Who decided that the acronym RFC, standing for "Request for Comment", was a good name for both "detailed description of a protocol" and "arbitrary rule that you must obey when using a protocol even though it in no way affects functionality and is stupid"? Is it really a request for comment? Do they want me to email them and say "your arbitrary rule in RFC78432 (note: number made up) is stupid"? No, they don't. So why don't they call it an ARTIS or something instead? This grumble brought to you by the fact of someone blacklisting my domain because I *gasp* had a CNAME referenced in my MX records! Which *gasp* causes no problems at all with any mailserver that anyone uses! What a bastard I am! Mind, I don't object to the blacklisting, since the blacklist has its reasons clearly stated - I object to anyone using such a blacklisting service to determine whether to reject email.

Somewhat amusingly, the person whose server rejected my email included in their message to me "paypal is hating me atm. I have done almost everything I can but for some reason it doesnt like my email address." Guess what the reason is? Yes, using the stupid blacklist. Stupid blacklist also doesn't have any sort of automated "my RFC non-compliance is repaired, check and remove me" system, which is very poor. Maybe I should make an RFC of rules that blacklists should follow, and then blacklist their blacklist for non-compliance with the "have an automated removal procedure for any blacklisting reasons that are easily checked by an automated system" rule.

In other news, The Chronicles of Riddick is rubbish, if for no other reason than the trailer having him saying "I Am The Monster", and the movie not having this line in it anywhere. That shouldn't be allowed. Time to make a movie that's just a black screen and silence for two hours, and use a remix of explosions and nudity from other movies as the trailer. Apart from that, the movie was entertaining enough, really, but the disappointment of his not Being The Monster renders the movie annoying. [04:02] [1 comment]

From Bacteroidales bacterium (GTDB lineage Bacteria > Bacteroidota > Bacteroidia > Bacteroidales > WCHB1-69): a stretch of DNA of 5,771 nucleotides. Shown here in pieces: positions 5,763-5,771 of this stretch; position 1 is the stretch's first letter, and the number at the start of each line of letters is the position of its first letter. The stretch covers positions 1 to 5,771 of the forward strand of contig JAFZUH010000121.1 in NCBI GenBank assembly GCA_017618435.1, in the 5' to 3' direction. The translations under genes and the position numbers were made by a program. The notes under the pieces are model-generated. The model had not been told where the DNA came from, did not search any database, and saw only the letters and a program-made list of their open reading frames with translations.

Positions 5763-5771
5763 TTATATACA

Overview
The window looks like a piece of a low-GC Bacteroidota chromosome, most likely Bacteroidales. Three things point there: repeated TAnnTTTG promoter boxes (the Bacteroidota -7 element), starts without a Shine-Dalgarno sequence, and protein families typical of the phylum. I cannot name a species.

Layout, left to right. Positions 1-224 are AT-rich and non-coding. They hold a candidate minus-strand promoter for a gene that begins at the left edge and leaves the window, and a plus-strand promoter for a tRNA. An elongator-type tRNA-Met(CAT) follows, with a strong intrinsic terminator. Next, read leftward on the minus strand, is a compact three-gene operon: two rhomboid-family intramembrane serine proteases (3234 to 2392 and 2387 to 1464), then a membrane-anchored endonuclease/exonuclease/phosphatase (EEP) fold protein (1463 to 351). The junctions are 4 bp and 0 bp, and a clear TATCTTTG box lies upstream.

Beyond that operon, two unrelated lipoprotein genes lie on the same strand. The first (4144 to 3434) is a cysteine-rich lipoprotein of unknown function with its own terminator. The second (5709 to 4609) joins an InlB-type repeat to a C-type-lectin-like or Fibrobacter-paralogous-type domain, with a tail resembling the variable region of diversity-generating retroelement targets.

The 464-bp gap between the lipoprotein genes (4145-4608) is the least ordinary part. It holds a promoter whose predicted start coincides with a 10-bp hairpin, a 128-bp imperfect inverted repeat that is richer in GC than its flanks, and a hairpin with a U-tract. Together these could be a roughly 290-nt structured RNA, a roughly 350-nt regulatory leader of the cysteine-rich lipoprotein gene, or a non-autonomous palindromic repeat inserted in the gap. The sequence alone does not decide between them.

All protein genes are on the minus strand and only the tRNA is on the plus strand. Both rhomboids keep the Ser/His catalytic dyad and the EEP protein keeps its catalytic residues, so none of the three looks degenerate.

Saturday 7 August 2004
On TV here tonight is something called The Brain Is The Sexiest Organ. This led me to wonder whether maybe there were people somewhere in the world who have sex with a brain, like American Pie's sex with a pie. Who better to ask than Google?

There are 15 results for "sex with a brain", some of whose truncated text is quite amusing out of context. "This is sex with a brain, which is something all too rare." We can add 4 to this number from the search for "sex with brain". Several of them had the phrase "sex with a brain wave". What does that mean? Anyone?

It doesn't seem likely, with such low numbers, that the brain is the sexiest organ after all. So I tried some others. "Sex with a spleen", at least, is less popular than with a brain, with only one hit. "Sex with a heart scores 46, plus 128 for "sex with heart", so already the brain is not the sexiest organ. Liver loses to the brain, however, with a combined score of 6, and kidney with a mere 2.

The head-mounted organs do much better. Sex with an eye scores 724 and 144 for its two searches, which also offer by far the most amusing of the truncated texts. "Scientists look at sex with an eye for reproduction". Ears aren't so hot with only 3 points. Mouths, on the other head, score 547 plus 260, plus the bonus points for tongue, 520 plus 227. Noses also do surprisingly well, with 52 and 2.

Then we get to the more obvious body parts that are likely to be considered sexy. Breasts and tits score 2960 plus 597 plus 579 plus a gargantuan 86100. Vaginas and pussies score 649 plus 835 plus 582 plus 2950. Ass, arse and butt score 2390 plus 717 plus 43 plus 1040 plus 565. Penis and cock score 2490 plus 1180 plus 3300 plus 1240.

Thus I conclude that the brain is not the sexiest organ, and that, instead, the tit is. The brain is perhaps the sexiest organ after breasts, penises, vaginas, arses, tongues, mouths, eyes, noses and hearts, though. I also conclude that my hits from Google are likely to go up quite a lot as a result of this post. [12:57] [5 comments]